Have you ever driven by and admired a beautiful new house, but then noticed that the older trees around it are looking rather sad? If not, take a closer look next time you drive by a recent construction site. Trees that seem to be suffering are a typical sign of soil compaction, and this is very common in areas that have had recent construction.

Unfortunately, compaction is one of the biggest risks to the long term health and growth of urban trees.

What is soil compaction?

Compaction occurs when excessive weight presses the soil particles together very tightly which reduces the pore space between them. These pore spaces hold air and water which is essential to the healthy functioning of a tree. The roots to take up water in the soil and they need air space in order to breathe.

Signs of soil compaction

If a tree on your property seems to be struggling and you’re concerned that it might be a result of soil compaction, here are some of the signs to monitor for:

  • Chlorotic leaves: yellowing leaves that aren’t as deep green as they should be during the season
  • Smaller leaf size: the tree’s leaves aren’t growing to a mature size
  • Thinning canopy: when you look up into the canopy of the tree it doesn’t seem as full as it should be
  • Early fall color: the tree’s leaves are prematurely turning red, orange or yellow in the spring or summer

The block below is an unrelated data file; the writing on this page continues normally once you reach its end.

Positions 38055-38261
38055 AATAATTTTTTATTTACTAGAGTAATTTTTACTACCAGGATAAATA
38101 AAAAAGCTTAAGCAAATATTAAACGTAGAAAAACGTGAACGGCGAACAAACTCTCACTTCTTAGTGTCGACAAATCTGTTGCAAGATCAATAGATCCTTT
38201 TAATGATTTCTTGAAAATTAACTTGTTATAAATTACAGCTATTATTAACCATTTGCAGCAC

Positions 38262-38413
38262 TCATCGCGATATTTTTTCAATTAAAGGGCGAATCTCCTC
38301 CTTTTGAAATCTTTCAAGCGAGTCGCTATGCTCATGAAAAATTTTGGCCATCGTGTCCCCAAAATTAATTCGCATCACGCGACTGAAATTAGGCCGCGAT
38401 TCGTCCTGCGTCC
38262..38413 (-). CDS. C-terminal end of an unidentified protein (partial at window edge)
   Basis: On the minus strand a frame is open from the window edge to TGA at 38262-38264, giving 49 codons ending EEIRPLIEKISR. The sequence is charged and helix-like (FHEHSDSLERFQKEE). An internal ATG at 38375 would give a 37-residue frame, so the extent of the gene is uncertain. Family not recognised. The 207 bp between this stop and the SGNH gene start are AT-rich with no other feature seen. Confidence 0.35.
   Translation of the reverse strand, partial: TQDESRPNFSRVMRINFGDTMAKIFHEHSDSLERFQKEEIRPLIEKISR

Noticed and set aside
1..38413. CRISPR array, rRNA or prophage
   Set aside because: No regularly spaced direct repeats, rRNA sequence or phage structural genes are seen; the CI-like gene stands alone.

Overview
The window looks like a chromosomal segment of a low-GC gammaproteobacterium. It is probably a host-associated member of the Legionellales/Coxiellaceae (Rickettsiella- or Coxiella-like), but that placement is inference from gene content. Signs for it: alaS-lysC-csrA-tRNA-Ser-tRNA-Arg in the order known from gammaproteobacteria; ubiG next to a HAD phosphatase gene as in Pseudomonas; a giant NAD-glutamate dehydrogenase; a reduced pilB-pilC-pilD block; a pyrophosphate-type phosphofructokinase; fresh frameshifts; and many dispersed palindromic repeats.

Causes of soil compaction

Compaction is a result of excessive traffic or activity on the soil around the root zone. This is often caused by:

  • Lawn maintenance activities: riding lawn mowers and tractors
  • Foot traffic: humans walking in the same areas over and over again
  • Vehicles: cars and trucks parked on or driving over the tree root zone
  • Flooding
  • Lack of drainage: wet soil over the long term can cause it to compact
  • Construction activities: large equipment parked on or driving over the root zone, root cutting and disturbance

In all of these cases, the tree’s health will be negatively impacted due to the lack of water infiltration and nutrient flow and the greatly reduced gas exchange in the root system. These issues combine to stress the tree, and if left unchecked could result in girdling roots, increased susceptibility to insect and disease infestation, and in many cases death.

Air spading: The Solution for Compacted Soil

One of the best treatments for soil compaction around trees is Root Zone Aeration which employs the use of an air knife or air spade to loosen the soil around the roots of the tree. This can eliminate compaction, allow for any root pruning that’s needed, and make space for the addition of missing organic material and nutrients back into the soil.

The Air Spade uses compressed air forced through a supersonic nozzle that then loosens and crumbles the compacted soil. This exposes the tree’s root structure with minimal to no damage. Because tree roots are not porous, they are not disturbed by air excavation.

Exposing the roots will allow an arborist to assess the health of the root systems and take the steps necessary to safeguard your tree’s health. Oftentimes it’s necessary to prune away damaged roots. After this step the staff at Eco will also incorporate a high amount of nutrient rich, organic compost mixed with BIO-CHAR into the soil.